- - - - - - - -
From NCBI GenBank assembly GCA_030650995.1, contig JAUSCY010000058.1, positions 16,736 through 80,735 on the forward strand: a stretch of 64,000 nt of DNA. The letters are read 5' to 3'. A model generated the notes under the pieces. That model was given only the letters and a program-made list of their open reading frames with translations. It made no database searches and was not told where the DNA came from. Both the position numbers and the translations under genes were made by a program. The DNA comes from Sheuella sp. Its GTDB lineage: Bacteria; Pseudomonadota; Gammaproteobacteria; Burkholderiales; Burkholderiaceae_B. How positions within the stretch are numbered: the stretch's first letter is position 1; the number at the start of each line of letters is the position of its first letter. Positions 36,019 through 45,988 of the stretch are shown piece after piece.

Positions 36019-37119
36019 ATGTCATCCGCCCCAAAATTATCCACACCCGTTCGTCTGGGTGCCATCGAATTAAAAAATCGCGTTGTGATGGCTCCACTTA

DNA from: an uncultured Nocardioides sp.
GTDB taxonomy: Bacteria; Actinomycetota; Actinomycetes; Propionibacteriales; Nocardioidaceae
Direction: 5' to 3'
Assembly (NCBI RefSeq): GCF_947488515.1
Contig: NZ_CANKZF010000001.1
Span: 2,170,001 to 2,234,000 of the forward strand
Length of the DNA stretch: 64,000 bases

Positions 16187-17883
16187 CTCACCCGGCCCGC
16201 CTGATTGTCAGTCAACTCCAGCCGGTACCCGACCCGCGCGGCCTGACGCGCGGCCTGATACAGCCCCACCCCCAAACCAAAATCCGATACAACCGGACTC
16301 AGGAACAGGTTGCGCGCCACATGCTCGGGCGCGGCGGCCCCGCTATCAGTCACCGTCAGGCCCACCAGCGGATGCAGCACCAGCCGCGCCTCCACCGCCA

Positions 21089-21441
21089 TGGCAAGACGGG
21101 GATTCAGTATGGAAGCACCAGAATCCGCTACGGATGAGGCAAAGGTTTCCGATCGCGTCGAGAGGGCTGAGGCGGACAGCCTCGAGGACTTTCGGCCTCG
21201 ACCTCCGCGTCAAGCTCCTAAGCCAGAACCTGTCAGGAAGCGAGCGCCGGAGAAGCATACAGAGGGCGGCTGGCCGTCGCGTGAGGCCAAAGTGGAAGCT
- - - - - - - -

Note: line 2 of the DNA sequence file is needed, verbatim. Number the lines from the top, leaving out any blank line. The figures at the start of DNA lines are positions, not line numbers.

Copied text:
Positions 36019-37119